Friday, July 4, 2014

Humans Shit Technology

I went out for a walk in the rain this morning, and had a nice conversation with the green people in the upper field of the cemetery. Tiny flowers were popping in yellow and white, the grasses had grown to my knee.

Three days of rain and thunder had made them all talkative, and they discarded their usual wit for a sharper tone. They said they were annoyed by the roar of the highway half a mile up. It kept the frogs from mating. They were in an pissy mood.

"As individuals," they said, "humans are fragile creatures. Easy to knock off with a virus or a smack on the head. But get you guys together as a buzzing hive and you are dangerous little things. Dangerous to yourselves and everybody else. You've got a wicked sting. You're maniacs, brainiacs, liars and thieves."

"Waxing poetic?" I said with a smirk, digging at the ground with the toe of my shoe. "I've heard all this before."

"You guys and your technology," they grumbled. 

They were off and running. I rolled my eyes and barely avoided the puddle that ran along the tire tracks.

They said, "Humans will drown in their own shit."

They said, "You idiots, you excrete plastic."

They said, "Humans shit technology."

"You want to explain that?" I asked. I would have sat down on a cemetery stone, but everything was soaked, so I dawdled along, playing hide-and-seek with patches of bedstraw and ribwort while we talked.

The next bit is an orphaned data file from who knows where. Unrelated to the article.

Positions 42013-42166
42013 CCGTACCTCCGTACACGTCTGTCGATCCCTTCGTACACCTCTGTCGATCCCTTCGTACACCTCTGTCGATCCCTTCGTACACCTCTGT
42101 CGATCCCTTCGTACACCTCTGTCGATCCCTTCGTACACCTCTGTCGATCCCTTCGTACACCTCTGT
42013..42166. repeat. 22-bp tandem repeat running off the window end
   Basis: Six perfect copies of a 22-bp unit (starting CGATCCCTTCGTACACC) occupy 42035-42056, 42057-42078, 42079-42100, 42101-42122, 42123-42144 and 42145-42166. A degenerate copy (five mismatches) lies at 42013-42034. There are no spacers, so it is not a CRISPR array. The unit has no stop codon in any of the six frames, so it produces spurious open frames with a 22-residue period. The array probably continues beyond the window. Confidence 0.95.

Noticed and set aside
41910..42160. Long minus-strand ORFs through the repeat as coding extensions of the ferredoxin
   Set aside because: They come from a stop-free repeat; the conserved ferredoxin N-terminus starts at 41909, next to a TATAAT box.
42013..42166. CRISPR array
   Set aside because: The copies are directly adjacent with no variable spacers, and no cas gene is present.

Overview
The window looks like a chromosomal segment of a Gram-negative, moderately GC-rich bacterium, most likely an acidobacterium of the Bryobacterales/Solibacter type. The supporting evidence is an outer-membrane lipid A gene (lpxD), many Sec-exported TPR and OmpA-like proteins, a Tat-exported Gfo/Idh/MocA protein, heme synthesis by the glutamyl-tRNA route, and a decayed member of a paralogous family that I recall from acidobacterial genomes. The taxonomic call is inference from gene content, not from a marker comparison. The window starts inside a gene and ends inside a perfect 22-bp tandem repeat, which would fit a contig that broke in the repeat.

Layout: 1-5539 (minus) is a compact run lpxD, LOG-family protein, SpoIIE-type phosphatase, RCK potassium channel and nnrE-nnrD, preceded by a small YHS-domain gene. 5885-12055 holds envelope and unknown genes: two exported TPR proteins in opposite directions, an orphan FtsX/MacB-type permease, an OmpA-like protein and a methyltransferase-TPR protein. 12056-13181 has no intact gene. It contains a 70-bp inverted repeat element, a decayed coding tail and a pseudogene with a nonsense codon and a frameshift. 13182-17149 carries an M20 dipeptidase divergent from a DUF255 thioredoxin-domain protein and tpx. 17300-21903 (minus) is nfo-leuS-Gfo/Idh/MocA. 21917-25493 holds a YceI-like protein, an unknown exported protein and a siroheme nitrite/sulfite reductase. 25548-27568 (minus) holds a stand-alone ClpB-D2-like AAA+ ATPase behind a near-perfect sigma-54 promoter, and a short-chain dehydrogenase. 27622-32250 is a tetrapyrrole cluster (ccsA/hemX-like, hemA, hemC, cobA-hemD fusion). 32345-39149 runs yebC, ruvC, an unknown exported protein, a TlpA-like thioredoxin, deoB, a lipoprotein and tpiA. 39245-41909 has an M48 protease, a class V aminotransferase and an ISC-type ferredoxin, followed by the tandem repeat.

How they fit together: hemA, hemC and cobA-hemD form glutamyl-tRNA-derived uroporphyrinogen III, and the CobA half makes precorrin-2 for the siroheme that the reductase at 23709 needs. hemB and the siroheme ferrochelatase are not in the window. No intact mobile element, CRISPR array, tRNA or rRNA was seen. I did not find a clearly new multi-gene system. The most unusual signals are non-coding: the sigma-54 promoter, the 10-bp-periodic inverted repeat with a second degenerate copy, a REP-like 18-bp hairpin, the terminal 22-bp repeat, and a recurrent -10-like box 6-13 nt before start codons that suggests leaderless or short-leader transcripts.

"It's like this from our green perspective: First, humans eat oil, electricity, and other fuels until they become fat. Their fat is technology, an extension of themselves. They're obese with technology. It's making them sick. Then, they excrete plastic, chemical toxins, noise, pollutants, and ten thousand varieties of dead equipment. Old television sets. Cars. Computers. Factory robots. Lawn mowers. We're all drowning in it, but it's your shit, girlfriend. Not ours. No self-respecting bird would shit in its own nest the way humans do."

Ok. That's pretty clear. 

Tuesday, July 1, 2014

Turning Thirty-Three, Turning Sixty

I skyped with my daughter this morning, a small but necessary consolation for the loss of her scent, and she said, “Mah,” she said. “Nobody tells you what to expect in your thirties. Nobody tells you that your body will be changing and your hormones will be raging, calling out for pregnancy.”

“Yes, well, that’s true,” I said. “Nobody teaches kids much of anything these days outside of the basest material facts. We don’t teach them how to make decisions or judge the good or evil of a thing. We don’t teach them how to peel potatoes or survive their tumultuous twenties or their dramatic thirties . . .” And on we talked.

I got to fill in some of that missing information for my kids when they were young, passing along practical skills like cooking and decision making, but I missed a lot, too. You can’t teach what you don’t know . . . and there was so much I didn’t know back then. I was floundering about because of my own poor social and religious skills.

So, talked with my daughter a bit about the thirties, and after we shut down the conversation, I was left thinking about how it is to be in my sixties. I turned sixty last birthday and I still haven’t adjusted to it, but even so I notice the changes. My skin is different, dryer and peppered with little brown spots. Where did they come from? My hair is completely grey, although I still dye it. I pay a price for sleepless nights and an extra cocktail. 

I’m a whole lot stronger than I used to be, though, stronger in lots of ways: smarter, wiser, more philosophical. I’m more skeptical, but happier. More determined. More skilled. And a whole lot closer to my savior god.